𝑍𝑍𝑖𝑖𝑖𝑖 represents the control variables that also influence the capacity of an economy to export fake products. They include: the provenance economy’s GDP per capita, the governance indicator measure its control of corruption; the country’s export volume; and the average time to export (see Section 3.2.1).

𝛿𝛿𝑖𝑖 are time fixed-effect terms to control for common factors between all provenance economies that might influence global trade in counterfeit and pirated products each year. This could refer to, for example, the overall condition of the global economy in a given year that in turn impacts the volumes of trade, including trade in fakes. Finally, 𝛼𝛼 is a constant and 𝜀𝜀𝑖𝑖𝑖𝑖 are the residuals of Equation 3.1.

In order to not exclude observations with zero, and thus to avoid any biases, variables were only log-transformed when their value was larger than 0; while 0 was assigned to all cases where the variables were equal to 0 in level. In addition, “robust” standard errors were used to obtain unbiased standard errors of coefficients in Equation 3.1, as heteroscedasticity was suspected. Note that results commented in the following subsection are also robust to the clustering of observations at the country level.

Finally, endogeneity tests were performed for each specification whose results are displayed in the following section. In the case analysed here, endogeneity could have occurred as a result of measurement errors, simultaneous causality2 or omitted variables in Equation 3.1. However, endogeneity tests were performed for each FTZs-related variable and all concluded that there is no problem of endogeneity in the model. The results commented below are therefore robust.

Results

In order to statistically verify the relationship between FTZs and fake exports presented in Figure 3.2, Equation 3.1 was run over the full sample of provenance economies for the period 2011-2013. The results are displayed in Table 3.4 and Table 3.5 below, using alternative independent FTZ-related variables. Given the existence of some outliers in the sample for which the value of exports counterfeit and pirated of products is very large as compared to other economies, Equation 3.1 was also run leaving China and Hong Kong (China) out of the analysis. Results are displayed in Table A.2 and in the annex and confirm that the outcomes commented below are robust to the exclusion of outliers.

Existence, number and type of FTZs and trade in fake goods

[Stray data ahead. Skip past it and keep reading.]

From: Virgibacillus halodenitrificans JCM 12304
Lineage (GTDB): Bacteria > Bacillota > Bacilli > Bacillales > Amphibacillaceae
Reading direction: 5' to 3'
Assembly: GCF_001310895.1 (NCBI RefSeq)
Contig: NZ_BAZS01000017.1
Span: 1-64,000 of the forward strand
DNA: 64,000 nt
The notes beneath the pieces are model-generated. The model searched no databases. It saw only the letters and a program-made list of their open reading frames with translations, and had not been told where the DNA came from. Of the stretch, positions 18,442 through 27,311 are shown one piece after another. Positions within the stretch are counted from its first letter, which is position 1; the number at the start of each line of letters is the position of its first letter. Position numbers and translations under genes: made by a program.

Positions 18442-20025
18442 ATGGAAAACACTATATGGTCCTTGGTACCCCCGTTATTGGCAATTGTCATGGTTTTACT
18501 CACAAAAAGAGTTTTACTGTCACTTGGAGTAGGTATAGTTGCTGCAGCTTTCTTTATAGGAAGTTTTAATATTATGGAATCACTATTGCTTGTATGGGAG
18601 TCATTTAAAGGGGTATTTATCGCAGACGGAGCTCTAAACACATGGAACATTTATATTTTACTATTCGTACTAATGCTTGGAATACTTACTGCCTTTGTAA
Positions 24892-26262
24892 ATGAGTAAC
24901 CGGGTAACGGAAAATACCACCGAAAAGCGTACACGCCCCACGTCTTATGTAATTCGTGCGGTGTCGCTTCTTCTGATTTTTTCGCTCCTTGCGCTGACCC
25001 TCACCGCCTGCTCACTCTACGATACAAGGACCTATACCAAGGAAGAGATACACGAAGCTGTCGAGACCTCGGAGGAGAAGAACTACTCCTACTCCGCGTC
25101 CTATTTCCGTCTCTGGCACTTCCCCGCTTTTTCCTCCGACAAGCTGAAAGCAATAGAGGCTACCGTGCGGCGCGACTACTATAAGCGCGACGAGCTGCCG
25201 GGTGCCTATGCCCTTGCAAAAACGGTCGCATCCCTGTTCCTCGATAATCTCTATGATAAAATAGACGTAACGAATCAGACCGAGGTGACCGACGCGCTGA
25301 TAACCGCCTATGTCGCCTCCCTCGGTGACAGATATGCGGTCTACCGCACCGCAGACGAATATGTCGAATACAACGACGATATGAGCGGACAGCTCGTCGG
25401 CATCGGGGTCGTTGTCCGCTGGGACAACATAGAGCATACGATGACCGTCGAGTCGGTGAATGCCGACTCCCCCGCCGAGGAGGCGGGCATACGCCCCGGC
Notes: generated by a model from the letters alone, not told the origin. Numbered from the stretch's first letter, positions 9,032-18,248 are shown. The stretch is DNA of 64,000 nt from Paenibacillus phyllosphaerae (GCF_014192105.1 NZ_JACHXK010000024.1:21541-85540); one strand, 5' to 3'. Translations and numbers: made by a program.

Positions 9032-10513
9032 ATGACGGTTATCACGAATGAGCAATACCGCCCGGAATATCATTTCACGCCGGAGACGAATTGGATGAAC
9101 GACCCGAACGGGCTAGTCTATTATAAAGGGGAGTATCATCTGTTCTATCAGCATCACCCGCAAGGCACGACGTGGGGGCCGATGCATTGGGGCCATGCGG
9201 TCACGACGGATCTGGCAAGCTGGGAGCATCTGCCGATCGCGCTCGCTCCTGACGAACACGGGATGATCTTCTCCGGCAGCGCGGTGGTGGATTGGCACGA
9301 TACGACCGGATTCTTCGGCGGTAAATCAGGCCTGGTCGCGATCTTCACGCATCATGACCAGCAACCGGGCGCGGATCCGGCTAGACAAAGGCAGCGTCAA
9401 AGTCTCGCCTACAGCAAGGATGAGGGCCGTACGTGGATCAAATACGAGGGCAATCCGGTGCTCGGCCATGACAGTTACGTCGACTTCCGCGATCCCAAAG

Columns (1) and (2) of display the results of the estimations using dummies of EPZs as independent variables (column (1) is based on the World FTZ database, column (2) on the PRONTO database; see Section 3.1.1). Clearly, the existence of at least one EPZ within an economy significantly increases the value of counterfeit and pirated products exported from that economy.

Column (3) tests the same relationship using dummies for the different types of FTZs available in the PRONTO database (“pure” EPZs, EMPZs, SEZs; see Section 3.1.1). Note that each provenance economy can be recorded as having none, only one, two or the three types of zones within its territory. Interestingly, the results show that only “pure” EPZs are significantly associated with a larger value of counterfeit and pirated exports. This result follows the fact that, compared to EMPZs and SEZs, “pure” EPZs are more prone to ship fakes, as customs officials there have fewer incentives to check goods which are less likely to end up in their own territories. It then naturally stands to reason that economies registered as having EPZs exhibit greater values of counterfeit and pirated exports.

Moving beyond the existence and type of EPZs, column (4) tests whether the number of EPZs is a significant determinant of the value of counterfeit and pirated goods exported by an economy. It shows that an additional EPZ within an economy is associated with, on average, a significant increase of 5.9% in the value of fake goods exported from that economy. This means that the larger the number of EPZs within an economy, the more likely it is to be a provenance economy for counterfeit and pirated products in global trade.

Notes: Robust standard errors in parentheses. *p<0.1; **p<0.05; ***p<0.01. Estimates are results of  Equation 3.1 for the period 2011-2013.

Size of FTZs and trade in fake goods